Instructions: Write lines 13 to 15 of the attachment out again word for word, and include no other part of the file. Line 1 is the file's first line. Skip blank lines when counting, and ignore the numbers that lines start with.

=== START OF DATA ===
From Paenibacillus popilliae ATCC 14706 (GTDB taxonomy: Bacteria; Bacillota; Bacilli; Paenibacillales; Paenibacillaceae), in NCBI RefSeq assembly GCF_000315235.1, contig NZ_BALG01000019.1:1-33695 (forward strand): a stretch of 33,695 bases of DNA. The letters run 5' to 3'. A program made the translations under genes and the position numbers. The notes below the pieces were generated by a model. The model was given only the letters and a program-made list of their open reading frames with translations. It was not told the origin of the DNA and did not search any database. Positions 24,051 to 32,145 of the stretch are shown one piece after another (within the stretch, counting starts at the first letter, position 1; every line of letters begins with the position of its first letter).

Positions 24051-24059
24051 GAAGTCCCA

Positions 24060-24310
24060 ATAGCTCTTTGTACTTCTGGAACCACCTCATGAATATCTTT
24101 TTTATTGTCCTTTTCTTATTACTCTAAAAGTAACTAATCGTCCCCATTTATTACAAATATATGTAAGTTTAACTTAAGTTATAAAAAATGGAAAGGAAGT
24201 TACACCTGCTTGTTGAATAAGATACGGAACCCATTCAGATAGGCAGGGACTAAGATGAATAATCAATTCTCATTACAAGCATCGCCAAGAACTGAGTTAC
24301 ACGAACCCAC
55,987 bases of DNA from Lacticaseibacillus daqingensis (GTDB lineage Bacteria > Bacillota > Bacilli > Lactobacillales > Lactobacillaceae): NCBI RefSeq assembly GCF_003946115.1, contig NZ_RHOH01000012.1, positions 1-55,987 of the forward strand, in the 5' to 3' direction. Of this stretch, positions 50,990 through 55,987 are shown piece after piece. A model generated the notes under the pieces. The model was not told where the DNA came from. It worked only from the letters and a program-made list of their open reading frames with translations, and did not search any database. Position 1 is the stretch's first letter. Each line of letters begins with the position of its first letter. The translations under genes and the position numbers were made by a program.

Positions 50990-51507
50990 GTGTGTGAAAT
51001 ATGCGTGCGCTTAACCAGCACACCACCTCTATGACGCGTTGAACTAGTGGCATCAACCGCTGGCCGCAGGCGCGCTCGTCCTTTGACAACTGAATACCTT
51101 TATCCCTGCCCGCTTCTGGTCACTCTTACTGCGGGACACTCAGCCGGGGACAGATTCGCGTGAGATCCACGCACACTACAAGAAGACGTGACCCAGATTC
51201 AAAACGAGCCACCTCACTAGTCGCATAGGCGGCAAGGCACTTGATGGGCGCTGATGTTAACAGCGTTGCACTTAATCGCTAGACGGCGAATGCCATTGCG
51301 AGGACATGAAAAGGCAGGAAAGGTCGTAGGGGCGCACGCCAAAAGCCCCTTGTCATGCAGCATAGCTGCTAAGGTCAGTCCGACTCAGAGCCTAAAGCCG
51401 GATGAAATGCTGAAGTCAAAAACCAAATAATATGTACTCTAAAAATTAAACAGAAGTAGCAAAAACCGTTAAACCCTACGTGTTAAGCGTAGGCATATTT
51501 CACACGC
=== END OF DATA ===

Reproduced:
51101 TATCCCTGCCCGCTTCTGGTCACTCTTACTGCGGGACACTCAGCCGGGGACAGATTCGCGTGAGATCCACGCACACTACAAGAAGACGTGACCCAGATTC
51201 AAAACGAGCCACCTCACTAGTCGCATAGGCGGCAAGGCACTTGATGGGCGCTGATGTTAACAGCGTTGCACTTAATCGCTAGACGGCGAATGCCATTGCG
51301 AGGACATGAAAAGGCAGGAAAGGTCGTAGGGGCGCACGCCAAAAGCCCCTTGTCATGCAGCATAGCTGCTAAGGTCAGTCCGACTCAGAGCCTAAAGCCG